Court Limits Ability to Include a Motto on School Uniforms
April 15, 2014
The U.S. Ninth Circuit Court of Appeals recently issued a decision regarding the limits of lawful school uniform policies under the First Amendment. In Frudden v. Pilling (9th Cir. 2014) 742 F.3d 1199, a school required students to wear a uniform, including a shirt with the motto “Tomorrow’s Leaders.” The school’s uniform policy also contained an exception that permitted students to wear a “uniform of a nationally recognized youth organization, such as Boy Scouts or Girl Scouts, on regular meeting days” in lieu of the school uniform. The parents of two students filed a lawsuit against the school district, alleging the uniform policy violated their children’s First Amendment speech rights. The district court granted the school district’s motion for summary judgment, finding the students failed to state a cause of action which demonstrated their First Amendment speech rights had been violated.
On appeal, the Ninth Circuit reversed and remanded the case back to the district court, holding the First Amendment applied to the school’s uniform policy because: (1) it compelled particular student speech by mandating the wearing of a shirt containing the school’s motto “Tomorrow’s Leaders”; and (2) the policy exemption for nationally recognized youth organization uniforms constituted a content-based regulation. Based on these two conclusions, the Ninth Circuit directed that on remand the school district must prove it has a compelling interest justifying the school’s uniform policy, and that the uniform policy is narrowly tailored to serve this purpose. Although yet to be determined, it will be difficult for the school district to meet this standard when it returns to the district court.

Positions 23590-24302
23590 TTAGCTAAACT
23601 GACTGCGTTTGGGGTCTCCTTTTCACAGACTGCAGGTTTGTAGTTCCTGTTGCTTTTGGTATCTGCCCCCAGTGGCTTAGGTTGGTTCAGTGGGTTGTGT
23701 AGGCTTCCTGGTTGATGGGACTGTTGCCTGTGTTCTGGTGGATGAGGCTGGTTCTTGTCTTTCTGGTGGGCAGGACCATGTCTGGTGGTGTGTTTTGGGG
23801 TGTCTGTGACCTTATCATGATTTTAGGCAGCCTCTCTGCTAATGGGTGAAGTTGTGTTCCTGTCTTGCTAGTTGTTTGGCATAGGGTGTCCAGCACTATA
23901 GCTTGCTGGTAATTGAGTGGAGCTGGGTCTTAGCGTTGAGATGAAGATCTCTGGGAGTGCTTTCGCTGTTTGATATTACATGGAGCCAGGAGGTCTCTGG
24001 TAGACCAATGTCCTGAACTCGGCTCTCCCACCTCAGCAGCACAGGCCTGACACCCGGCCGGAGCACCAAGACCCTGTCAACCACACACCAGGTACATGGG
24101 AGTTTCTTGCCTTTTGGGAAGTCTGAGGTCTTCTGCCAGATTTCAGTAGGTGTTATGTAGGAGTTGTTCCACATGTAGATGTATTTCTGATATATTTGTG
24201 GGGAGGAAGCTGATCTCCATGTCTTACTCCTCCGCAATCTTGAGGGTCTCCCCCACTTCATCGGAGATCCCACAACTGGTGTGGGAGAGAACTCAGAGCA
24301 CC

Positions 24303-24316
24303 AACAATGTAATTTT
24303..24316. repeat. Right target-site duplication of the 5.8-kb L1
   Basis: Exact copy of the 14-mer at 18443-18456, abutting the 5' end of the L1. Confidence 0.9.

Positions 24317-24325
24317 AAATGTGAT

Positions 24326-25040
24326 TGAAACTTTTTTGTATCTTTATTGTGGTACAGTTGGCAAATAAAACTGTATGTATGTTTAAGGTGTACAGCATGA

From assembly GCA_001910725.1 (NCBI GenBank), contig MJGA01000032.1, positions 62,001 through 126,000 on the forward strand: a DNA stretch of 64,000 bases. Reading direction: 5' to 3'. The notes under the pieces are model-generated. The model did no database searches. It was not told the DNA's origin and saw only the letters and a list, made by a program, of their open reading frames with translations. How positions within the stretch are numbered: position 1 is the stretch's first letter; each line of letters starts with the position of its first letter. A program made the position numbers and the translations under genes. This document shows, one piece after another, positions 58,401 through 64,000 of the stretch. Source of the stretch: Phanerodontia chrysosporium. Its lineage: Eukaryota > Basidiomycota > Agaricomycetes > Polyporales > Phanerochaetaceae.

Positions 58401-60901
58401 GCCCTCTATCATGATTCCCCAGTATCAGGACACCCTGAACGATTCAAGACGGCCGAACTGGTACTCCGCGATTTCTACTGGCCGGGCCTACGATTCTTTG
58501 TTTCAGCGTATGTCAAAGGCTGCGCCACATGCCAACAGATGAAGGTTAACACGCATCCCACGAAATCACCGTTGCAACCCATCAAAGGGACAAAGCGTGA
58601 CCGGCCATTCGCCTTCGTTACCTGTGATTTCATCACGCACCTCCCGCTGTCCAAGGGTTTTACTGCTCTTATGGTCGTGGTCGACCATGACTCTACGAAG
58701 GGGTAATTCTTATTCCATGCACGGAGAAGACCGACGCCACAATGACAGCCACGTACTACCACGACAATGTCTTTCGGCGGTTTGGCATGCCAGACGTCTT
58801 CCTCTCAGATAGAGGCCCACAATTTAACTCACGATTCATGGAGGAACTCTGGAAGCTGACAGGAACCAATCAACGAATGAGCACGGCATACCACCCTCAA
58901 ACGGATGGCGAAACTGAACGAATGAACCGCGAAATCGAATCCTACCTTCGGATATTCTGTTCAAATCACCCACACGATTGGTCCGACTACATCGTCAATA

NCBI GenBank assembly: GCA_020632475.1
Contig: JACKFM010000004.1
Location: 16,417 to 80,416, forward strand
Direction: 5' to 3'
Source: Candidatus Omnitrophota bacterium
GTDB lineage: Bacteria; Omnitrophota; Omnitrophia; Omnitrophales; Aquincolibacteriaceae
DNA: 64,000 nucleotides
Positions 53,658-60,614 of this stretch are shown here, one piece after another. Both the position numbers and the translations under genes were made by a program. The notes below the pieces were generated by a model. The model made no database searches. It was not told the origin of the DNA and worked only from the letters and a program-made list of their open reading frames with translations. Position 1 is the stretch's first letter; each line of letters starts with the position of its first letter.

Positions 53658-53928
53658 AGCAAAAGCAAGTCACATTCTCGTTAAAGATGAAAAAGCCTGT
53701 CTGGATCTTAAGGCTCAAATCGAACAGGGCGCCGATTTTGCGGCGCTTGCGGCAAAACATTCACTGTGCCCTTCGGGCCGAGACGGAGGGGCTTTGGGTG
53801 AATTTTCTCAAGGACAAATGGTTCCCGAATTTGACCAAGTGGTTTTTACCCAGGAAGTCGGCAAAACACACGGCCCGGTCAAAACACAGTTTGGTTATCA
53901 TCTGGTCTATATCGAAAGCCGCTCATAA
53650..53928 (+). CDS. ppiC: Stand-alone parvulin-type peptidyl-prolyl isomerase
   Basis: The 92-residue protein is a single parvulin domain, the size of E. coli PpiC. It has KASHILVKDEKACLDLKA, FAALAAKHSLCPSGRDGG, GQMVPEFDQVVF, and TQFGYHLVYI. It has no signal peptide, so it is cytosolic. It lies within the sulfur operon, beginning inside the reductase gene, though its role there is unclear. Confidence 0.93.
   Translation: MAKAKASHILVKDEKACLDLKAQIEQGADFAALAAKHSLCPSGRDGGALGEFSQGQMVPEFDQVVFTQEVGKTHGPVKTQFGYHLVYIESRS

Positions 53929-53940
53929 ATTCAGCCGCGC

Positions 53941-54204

Notably, the Ninth Circuit distinguished Jacobs v. Clark County School District (9th Cir. 2009) 525 F.3d. 419, a case the district court relied upon in dismissing student’s claims. In Jacobs, the Ninth Circuit held that a school’s uniform policy, which required students to wear solid colored bottoms and a solid colored polo, tee or button down shirt, did not compel speech and was therefore constitutional. In Frudden, the court found that unlike Jacobs, the school’s uniform policy compelled speech because the shirts contained an expressive motto. Additionally, unlike Jacobs, the school’s uniform policy was not content neutral because it contained a content-based exception, i.e., that students could wear uniforms of nationally recognized organizations on meeting days, but not for organizations that are not nationally recognized.
The Ninth Circuit’s decision provides guidance regarding whether a school’s uniform policy raises any First Amendment concerns and may be subject to First Amendment challenges. Under Frudden, if required school uniforms include attire containing written words or expressive mottos, then the uniform may constitute compelled speech and trigger First Amendment protection. Additionally, if a school uniform policy or its exemptions are not content neutral, the First Amendment may restrict such exemptions’ implementation. With this in mind, school districts should review school uniform policies for these possible First Amendment issues.
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Sloan R. Simmons
©2014 Lozano Smith
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